KAMLOOPS — Thursday’s announcement that the Ajax project is dead might be the best news for the Kamloops region since the coming of the railroad.
But what to do now? After six long years of splitting the community in two, Ajax — which once seemed like a sure thing — is finished.
It’s like a huge weight being lifted off collective shoulders, yet there’s no question that a lot of people wanted to see it go ahead. The torn fabric of the community has to be mended.
We can begin with the way in which we talk about it. How about if those of us who fought against the mine refrain from gloating too much? Take a few days to smile and be happy, but be ready to get on with life.
And don’t spend too much time trying to figure out who deserves the most credit. Was it he Kamloops Area Preservation Association? Was it the Code Blue alliance? The Physicians for a Healthy Environment? The Aberdeen Neighbourhood Association? Kamloops City council? The Stk'emlúpsemc te Secwépemc Nation (SSN)?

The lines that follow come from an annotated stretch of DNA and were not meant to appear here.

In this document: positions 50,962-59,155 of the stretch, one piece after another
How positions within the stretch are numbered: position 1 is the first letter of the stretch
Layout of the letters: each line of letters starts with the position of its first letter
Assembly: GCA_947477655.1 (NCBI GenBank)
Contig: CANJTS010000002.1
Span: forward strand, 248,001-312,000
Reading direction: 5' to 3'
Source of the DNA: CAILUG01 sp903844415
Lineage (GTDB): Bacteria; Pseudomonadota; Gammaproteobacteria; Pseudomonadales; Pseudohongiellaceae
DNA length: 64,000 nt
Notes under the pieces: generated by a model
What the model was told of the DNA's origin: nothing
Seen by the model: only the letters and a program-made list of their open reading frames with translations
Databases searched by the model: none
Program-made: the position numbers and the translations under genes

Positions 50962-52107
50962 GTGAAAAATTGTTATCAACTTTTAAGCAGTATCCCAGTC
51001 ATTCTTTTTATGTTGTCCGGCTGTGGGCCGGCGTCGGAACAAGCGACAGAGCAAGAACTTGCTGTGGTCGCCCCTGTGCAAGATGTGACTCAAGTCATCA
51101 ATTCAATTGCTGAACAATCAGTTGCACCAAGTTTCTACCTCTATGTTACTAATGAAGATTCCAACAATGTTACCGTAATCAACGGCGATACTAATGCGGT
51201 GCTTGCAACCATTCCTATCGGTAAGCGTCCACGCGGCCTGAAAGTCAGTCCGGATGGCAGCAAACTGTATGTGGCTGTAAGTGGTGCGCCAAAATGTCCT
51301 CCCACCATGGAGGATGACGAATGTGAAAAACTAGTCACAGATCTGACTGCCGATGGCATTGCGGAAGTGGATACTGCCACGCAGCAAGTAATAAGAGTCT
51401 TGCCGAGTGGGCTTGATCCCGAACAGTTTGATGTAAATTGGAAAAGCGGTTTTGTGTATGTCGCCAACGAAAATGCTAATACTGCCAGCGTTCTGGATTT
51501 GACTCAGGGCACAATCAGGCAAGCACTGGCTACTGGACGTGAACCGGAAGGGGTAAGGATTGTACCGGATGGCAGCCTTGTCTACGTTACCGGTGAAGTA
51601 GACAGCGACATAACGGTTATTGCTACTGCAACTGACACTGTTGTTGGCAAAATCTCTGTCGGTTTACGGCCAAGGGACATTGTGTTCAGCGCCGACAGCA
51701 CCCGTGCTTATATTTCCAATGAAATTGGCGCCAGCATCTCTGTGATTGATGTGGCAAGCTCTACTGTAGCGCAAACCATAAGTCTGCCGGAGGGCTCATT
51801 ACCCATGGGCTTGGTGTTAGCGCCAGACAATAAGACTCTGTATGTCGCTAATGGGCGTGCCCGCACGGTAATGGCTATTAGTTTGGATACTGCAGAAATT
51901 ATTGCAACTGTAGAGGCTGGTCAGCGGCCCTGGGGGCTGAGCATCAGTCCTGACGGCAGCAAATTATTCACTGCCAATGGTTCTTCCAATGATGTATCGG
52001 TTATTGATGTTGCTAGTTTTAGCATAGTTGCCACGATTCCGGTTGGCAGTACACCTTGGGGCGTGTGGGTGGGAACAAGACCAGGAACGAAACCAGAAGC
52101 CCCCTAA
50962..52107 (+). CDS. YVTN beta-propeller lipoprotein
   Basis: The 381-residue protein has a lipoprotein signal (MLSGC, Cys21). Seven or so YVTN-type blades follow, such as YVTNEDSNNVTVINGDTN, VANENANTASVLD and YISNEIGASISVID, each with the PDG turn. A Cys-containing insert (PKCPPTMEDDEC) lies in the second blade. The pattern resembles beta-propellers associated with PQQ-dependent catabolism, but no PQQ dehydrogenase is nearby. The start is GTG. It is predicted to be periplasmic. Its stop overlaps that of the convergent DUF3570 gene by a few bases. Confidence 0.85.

It was all of those voices, and many more, so let’s just enjoy the moment.
There was a strong conviction in some quarters that the SSN’s unequivocal opposition would win the day for opponents, because indigenous voices have a lot of influence in the politics of the province and the nation right now.
But the SSN wouldn’t have prevailed by itself, and neither would any other single group. The joint statement by B.C. Environment Minister George Heyman and Mines Minister Michelle Mungall was clear that it was the substance, not the politics, of the opposition that directed their decision.
And to those who believed in the mine, consider cooling it on indignant condemnation and finger pointing. Don’t waste energy looking for who to blame. The sky has not fallen.
Somehow, the community needs to find a structure and strategy for reconciliation. Components of that reconciliation might include establishing a tangible on-site acknowledgement of the importance of Jacko Lake (Pipsell) to First Nations culture, action on reformation of the Mines Act, a provincially supported declaration of a no-mining zone around Kamloops, a legislated mechanism for doing the same for other major population centres, and a new plan for job creation.
It’s a time for healing, not for second guessing.
I’m Mel Rothenburger, the Armchair Mayor.